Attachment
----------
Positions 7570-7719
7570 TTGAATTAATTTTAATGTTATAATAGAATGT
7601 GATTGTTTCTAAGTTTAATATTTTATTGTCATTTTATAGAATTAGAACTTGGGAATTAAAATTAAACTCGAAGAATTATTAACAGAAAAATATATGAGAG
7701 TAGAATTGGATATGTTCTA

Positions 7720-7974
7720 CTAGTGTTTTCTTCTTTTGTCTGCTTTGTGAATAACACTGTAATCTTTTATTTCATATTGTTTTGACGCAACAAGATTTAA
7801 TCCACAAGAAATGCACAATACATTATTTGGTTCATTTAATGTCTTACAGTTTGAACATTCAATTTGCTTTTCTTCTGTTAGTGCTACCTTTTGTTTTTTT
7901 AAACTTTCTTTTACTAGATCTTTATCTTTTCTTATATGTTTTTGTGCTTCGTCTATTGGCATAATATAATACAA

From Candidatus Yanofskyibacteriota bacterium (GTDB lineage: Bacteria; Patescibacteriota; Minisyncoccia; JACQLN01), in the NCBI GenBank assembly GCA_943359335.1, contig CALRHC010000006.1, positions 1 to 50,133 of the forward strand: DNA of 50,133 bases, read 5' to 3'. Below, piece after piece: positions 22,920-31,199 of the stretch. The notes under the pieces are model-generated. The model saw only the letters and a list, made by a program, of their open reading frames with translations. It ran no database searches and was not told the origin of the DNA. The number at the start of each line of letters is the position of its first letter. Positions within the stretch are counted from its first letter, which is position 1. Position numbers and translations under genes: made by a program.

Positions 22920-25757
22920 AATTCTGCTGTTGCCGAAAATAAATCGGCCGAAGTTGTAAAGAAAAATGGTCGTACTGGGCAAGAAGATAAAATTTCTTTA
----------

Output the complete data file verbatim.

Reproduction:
Positions 7570-7719
7570 TTGAATTAATTTTAATGTTATAATAGAATGT
7601 GATTGTTTCTAAGTTTAATATTTTATTGTCATTTTATAGAATTAGAACTTGGGAATTAAAATTAAACTCGAAGAATTATTAACAGAAAAATATATGAGAG
7701 TAGAATTGGATATGTTCTA

Positions 7720-7974
7720 CTAGTGTTTTCTTCTTTTGTCTGCTTTGTGAATAACACTGTAATCTTTTATTTCATATTGTTTTGACGCAACAAGATTTAA
7801 TCCACAAGAAATGCACAATACATTATTTGGTTCATTTAATGTCTTACAGTTTGAACATTCAATTTGCTTTTCTTCTGTTAGTGCTACCTTTTGTTTTTTT
7901 AAACTTTCTTTTACTAGATCTTTATCTTTTCTTATATGTTTTTGTGCTTCGTCTATTGGCATAATATAATACAA

From Candidatus Yanofskyibacteriota bacterium (GTDB lineage: Bacteria; Patescibacteriota; Minisyncoccia; JACQLN01), in the NCBI GenBank assembly GCA_943359335.1, contig CALRHC010000006.1, positions 1 to 50,133 of the forward strand: DNA of 50,133 bases, read 5' to 3'. Below, piece after piece: positions 22,920-31,199 of the stretch. The notes under the pieces are model-generated. The model saw only the letters and a list, made by a program, of their open reading frames with translations. It ran no database searches and was not told the origin of the DNA. The number at the start of each line of letters is the position of its first letter. Positions within the stretch are counted from its first letter, which is position 1. Position numbers and translations under genes: made by a program.

Positions 22920-25757
22920 AATTCTGCTGTTGCCGAAAATAAATCGGCCGAAGTTGTAAAGAAAAATGGTCGTACTGGGCAAGAAGATAAAATTTCTTTA